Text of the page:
Guandu Temple sits next to the Keelung River but faces a tributary to it. It is built on a hill, with staircases leading to various levels where one can sit and admire the temple from various angles, including its amazing roof carvings.
But the coolest part of the temple, and the reason I most enjoy visiting it, is the statue-filled tunnel though the hill that leads to a shrine with a great view over the river. The shrine features a gorgeous Thousand Armed Guanyin Statue.
20. Dharma Drum Mountain Nung Chan Monastery (法鼓山農禪寺)
Occupying a large piece of land in the south of Beitou district near Qiyan MRT, Nung Chan Monastery is the original headquarters of Dharma Drum Mountain, one of the four major Buddhist organizations of Taiwan.
The land was originally used as a farm by the founders of the organization. As the organization rapidly gained more followers, the organization constructed a larger monastery in the hills of Jinshan district, New Taipei City.
The original Nung Chan Monastery remains, and is a beautiful example of modern Buddhist architecture. The façade of one building is decorated with 5000 characters from the Diamond Sutra, while the Water Moon Pool in front of the Main Hall is a serene place to sit and contemplate the surroundings.
21. Beitou Puji Temple (北投普濟寺)
In addition to Linji Huguo Temple (#7), Puji Temple is another well preserved Japanese wooden temple dating to the colonial period. It is small but beautifully situated on a forested hill above the popular Beitou hot spring resort area.
The temple was built in 1905 using donations made by Japanese railway workers who were working on the train line to Beitou. The temple is dedicated to Guanyin, the Goddess of Mercy.
To find it, watch for the small wooden gate on Wenquan (Hot Spring) road and follow the short trail up through the forest.
22. Bishanyan Kaizhang Shengwang Temple (碧山巖開漳聖王廟)
Located among a collection of temples on the slop of Bishan (Mount Bi) in Neihu district, northern Taipei, Bishan Temple (as it is more commonly known) is well-known for its panoramic views over Taipei.
The temple sits on the spot of a stone shrine dating back to 1751, and like many of Taiwan’s temples, has been rebuilt and expanded many times. A large platform at the front of the temple offers the best views, while going down one floor there is a simple café and outdoor terrace where guests can enjoy the same view with a coffee or tea.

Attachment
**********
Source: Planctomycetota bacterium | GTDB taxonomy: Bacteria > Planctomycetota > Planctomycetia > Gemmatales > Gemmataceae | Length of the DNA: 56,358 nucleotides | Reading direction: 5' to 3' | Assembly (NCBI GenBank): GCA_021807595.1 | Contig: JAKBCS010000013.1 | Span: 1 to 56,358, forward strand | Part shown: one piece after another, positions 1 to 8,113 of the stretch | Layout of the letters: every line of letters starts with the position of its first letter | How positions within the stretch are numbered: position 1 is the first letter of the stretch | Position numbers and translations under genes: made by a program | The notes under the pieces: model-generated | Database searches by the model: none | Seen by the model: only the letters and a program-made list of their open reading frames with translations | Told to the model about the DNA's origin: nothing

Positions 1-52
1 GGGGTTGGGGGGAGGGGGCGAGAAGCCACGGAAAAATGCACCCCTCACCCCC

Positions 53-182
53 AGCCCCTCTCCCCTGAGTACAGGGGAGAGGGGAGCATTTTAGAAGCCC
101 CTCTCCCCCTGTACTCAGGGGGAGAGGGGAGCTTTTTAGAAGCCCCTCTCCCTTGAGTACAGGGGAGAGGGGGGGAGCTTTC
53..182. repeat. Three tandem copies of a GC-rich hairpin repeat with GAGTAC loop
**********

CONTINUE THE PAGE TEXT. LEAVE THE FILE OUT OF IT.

We drove to get there, but if you come by public transportation, catch minibus #2 (小2) from Neihu MRT exit 1.
Temples in New Taipei City & Keelung
New Taipei City is technically the largest city in Taiwan by population. The special municipality surrounds Taipei City, and could be considered the “suburbs” of Taipei or the “Greater Taipei Region.” Keelung, Northern Taiwan’s largest port, is a separate municipality, but it is within easy reach of Taipei.
Of course there are numerous temples in New Taipei City worth visiting, and my list below is not meant to be comprehensive. I just feel like it’s important to mention some of my personal favorites, because you may very well want to include them on your trip to Taipei.
I ordered these counterclockwise, beginning in the west.
23. Xinzhuang Temple Street, Xinzhuang (新莊廟街)
I’m putting this one first because it’s in my neighborhood. That’s right, before when I said that I live in Taipei, I lied. I actually live in New Taipei City.
The reaction of other foreigners when I mention I live in Xinzhuang is usually something like “Where’s that?” or “Why would you want to live there?” It’s true that it’s not the most beautiful or convenient district, but it does have a few cool features, and Xinzhuang Temple Street is one of them.
The area along the river in Xinzhuang was first developed in the Qing Dynasty when it was a trading point for all the villages and farms north of the river. As the name suggests, it is not one temple but a whole street (which becomes a night market at night) that contains about half a dozen major temples. And it may surprise you to learn that some of them are even older than the oldest temples in the Taipei city center!
At the eastern end of the street, Ciyou Temple (新莊慈祐宮) predates Longshan Temple by seven years. Wusheng Temple (新莊武聖廟) is another major one, while a series of super narrow lanes lead to small and very ancient looking Chaojiang Temple (新莊潮江寺), pictured above.
24. Qingshui Zushi Temple, Sanxia (Sanxia Temple) (三峽祖師廟)
Do you remember when I said there were two more Qingshui temples in New Taipei City (see #2)? One of them is the Sanxia Qingshui Zushi Temple, sometimes simply referred to as Sanxia Temple or Zushi Temple.
Zushi Temple is widely regarded as one of the most beautiful temples in Taiwan. In is found near the entrance to a popular Old Street in Sanxia, a district of New Taipei City southwest of the city heading towards the Taoyuan Airport. It is often visited along with the neighboring district of Yingge, which is famous for pottery (see my detailed guide to Yingge here).
During one of the temple’s many renovations, artist Li Mei-shu and some art students were invited to take part, and their exquisite craftsmanship and artistic skills resulted in a temple that is so beautiful it is now considered to be a “palace of art.”
Zushi Temple is included on this Sanxia and Yingge Folk Arts tour.
25. Hongludi Nanshan Fude Temple, Zhonghe (烘爐地南山福德宮)